Panetta joked that such a large crowd might be the result of people thinking they were hearing from “Pitino, not Panetta.” Panetta was the latest high profile speaker UofL’s McConnell Center has snared for its campus lecture series.

The defense secretary’s speech centered on the need for principled public service, but the remarks and subsequent question-and-answer session also touched on a number of hot-button issues.

Panetta said:

  • More cuts in defense spending will hurt national security, and Congress must find other ways to balance the federal budget.
  • He worries that the United States “hasn’t taken the necessary steps” to stop the hundreds of thousands of cyber attacks on companies, utilities and government agencies that could “literally paralyze this country.”
  • Climate change could create chaos and security threats as droughts prompt fights over water, Russia or other countries seek to mine the resources uncovered with the melting of the polar ice caps, and rising seas affect key shipping ports.

Before his speech, Panetta met with students from the McConnell Scholars program.

Junior Justin Brandt said it was obvious to him that Secretary Panetta “is very intelligent” and noted that he displayed a long memory, citing specific examples of leadership and dedication to public service that he’d witnessed during his tenure in Washington.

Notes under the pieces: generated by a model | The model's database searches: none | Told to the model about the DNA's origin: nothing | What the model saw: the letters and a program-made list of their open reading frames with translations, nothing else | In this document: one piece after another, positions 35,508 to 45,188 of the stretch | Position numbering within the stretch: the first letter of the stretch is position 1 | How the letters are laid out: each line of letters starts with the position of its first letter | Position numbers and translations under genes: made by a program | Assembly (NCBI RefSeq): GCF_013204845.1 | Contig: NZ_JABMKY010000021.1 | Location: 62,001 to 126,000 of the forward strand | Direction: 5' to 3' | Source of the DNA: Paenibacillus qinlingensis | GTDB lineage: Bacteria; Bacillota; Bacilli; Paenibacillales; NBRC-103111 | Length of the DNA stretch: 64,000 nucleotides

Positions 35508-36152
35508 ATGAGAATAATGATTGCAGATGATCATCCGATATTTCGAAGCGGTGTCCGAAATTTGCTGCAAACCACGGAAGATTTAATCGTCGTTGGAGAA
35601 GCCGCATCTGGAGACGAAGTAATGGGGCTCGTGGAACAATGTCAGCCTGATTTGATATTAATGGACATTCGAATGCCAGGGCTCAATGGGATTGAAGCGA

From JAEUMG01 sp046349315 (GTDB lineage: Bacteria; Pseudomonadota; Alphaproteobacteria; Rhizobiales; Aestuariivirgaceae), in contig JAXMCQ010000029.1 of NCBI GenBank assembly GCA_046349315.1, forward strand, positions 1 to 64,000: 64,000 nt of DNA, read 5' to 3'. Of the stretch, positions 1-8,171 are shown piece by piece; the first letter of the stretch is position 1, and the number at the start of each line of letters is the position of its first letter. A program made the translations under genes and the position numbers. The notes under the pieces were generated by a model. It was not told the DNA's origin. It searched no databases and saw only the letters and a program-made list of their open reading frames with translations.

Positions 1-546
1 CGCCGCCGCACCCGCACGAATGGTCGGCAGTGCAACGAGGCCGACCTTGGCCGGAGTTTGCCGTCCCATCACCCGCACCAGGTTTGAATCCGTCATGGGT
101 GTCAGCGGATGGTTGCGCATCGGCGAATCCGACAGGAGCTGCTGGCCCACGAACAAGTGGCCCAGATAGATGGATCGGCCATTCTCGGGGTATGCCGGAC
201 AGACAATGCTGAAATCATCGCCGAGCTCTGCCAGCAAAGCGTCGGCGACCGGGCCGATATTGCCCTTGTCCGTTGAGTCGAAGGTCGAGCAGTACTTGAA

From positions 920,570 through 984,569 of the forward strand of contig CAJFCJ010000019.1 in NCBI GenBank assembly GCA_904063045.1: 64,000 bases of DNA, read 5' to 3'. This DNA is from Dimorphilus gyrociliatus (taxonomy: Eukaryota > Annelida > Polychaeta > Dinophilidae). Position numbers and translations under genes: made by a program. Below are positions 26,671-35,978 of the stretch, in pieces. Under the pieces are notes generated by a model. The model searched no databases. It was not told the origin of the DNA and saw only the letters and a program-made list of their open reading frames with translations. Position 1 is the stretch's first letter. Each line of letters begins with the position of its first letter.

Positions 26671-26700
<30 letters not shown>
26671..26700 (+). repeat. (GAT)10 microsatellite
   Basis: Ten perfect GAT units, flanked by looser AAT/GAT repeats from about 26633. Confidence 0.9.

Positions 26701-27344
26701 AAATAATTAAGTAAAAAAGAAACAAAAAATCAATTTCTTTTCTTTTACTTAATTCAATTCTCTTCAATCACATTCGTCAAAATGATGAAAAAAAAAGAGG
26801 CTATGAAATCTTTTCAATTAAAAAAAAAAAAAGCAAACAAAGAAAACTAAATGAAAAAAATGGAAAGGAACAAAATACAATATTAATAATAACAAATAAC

Freshman Samantha Roney said Panetta talked with the students about the “Arab spring” uprisings in Syria, Egypt and Yemen and addressed the nuclear threat from Iran.

Another freshman McConnell Scholar, Danielle Robinette, said she appreciated “what the university has been able to do for us” in terms of providing the opportunity to mingle with leaders like Panetta and U.S. Sen. Mitch McConnell, the father of the McConnell Scholars program.

Panetta and his wife have set up a similar public policy institute for students at California State University.

Mark Hebert
Following a 28-year career as a radio and television reporter, Mark Hebert joined the University of Louisville as the Director of Media Relations in 2009, serving as the main spokesperson. In 2015, Mark was named Director of Programming and Production. He’s now producing and hosting a radio show about “all things UofL”, overseeing the university’s video and TV productions and promoting UofL’s research operation. Mark is best known for his 22 years as the political and investigative reporter for WHAS-TV in Louisville where he won numerous awards for breaking stories, exposing corruption and objectively covering Kentucky politics. In 2014, Mark was inducted into the Kentucky Journalism Hall of Fame.